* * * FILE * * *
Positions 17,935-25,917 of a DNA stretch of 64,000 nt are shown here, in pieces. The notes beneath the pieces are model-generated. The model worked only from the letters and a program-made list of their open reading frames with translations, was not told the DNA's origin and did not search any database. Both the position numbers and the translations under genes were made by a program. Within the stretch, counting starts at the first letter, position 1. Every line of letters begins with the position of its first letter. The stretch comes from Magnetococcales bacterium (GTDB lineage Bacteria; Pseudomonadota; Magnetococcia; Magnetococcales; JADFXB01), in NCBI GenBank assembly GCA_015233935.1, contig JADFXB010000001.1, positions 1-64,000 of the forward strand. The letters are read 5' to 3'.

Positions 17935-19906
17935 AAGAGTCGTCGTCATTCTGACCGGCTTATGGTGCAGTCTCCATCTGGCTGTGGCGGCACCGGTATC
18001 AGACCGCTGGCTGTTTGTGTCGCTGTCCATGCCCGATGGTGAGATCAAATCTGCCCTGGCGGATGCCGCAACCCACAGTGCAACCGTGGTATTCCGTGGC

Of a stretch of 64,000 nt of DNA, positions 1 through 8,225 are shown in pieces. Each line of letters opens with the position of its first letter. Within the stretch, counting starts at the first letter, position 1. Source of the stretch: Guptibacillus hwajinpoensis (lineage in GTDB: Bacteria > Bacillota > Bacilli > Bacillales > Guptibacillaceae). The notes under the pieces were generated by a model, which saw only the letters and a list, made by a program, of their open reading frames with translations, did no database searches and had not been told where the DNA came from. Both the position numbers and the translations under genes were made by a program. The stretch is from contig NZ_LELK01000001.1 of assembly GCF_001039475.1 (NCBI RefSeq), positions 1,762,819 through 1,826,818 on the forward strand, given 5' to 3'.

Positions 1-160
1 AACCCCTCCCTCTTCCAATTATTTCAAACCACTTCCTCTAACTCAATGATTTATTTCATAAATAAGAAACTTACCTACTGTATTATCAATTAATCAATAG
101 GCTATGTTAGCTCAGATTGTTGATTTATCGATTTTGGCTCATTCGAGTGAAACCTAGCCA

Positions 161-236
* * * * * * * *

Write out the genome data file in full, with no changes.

Positions 17,935-25,917 of a DNA stretch of 64,000 nt are shown here, in pieces. The notes beneath the pieces are model-generated. The model worked only from the letters and a program-made list of their open reading frames with translations, was not told the DNA's origin and did not search any database. Both the position numbers and the translations under genes were made by a program. Within the stretch, counting starts at the first letter, position 1. Every line of letters begins with the position of its first letter. The stretch comes from Magnetococcales bacterium (GTDB lineage Bacteria; Pseudomonadota; Magnetococcia; Magnetococcales; JADFXB01), in NCBI GenBank assembly GCA_015233935.1, contig JADFXB010000001.1, positions 1-64,000 of the forward strand. The letters are read 5' to 3'.

Positions 17935-19906
17935 AAGAGTCGTCGTCATTCTGACCGGCTTATGGTGCAGTCTCCATCTGGCTGTGGCGGCACCGGTATC
18001 AGACCGCTGGCTGTTTGTGTCGCTGTCCATGCCCGATGGTGAGATCAAATCTGCCCTGGCGGATGCCGCAACCCACAGTGCAACCGTGGTATTCCGTGGC

Of a stretch of 64,000 nt of DNA, positions 1 through 8,225 are shown in pieces. Each line of letters opens with the position of its first letter. Within the stretch, counting starts at the first letter, position 1. Source of the stretch: Guptibacillus hwajinpoensis (lineage in GTDB: Bacteria > Bacillota > Bacilli > Bacillales > Guptibacillaceae). The notes under the pieces were generated by a model, which saw only the letters and a list, made by a program, of their open reading frames with translations, did no database searches and had not been told where the DNA came from. Both the position numbers and the translations under genes were made by a program. The stretch is from contig NZ_LELK01000001.1 of assembly GCF_001039475.1 (NCBI RefSeq), positions 1,762,819 through 1,826,818 on the forward strand, given 5' to 3'.

Positions 1-160
1 AACCCCTCCCTCTTCCAATTATTTCAAACCACTTCCTCTAACTCAATGATTTATTTCATAAATAAGAAACTTACCTACTGTATTATCAATTAATCAATAG
101 GCTATGTTAGCTCAGATTGTTGATTTATCGATTTTGGCTCATTCGAGTGAAACCTAGCCA

Positions 161-236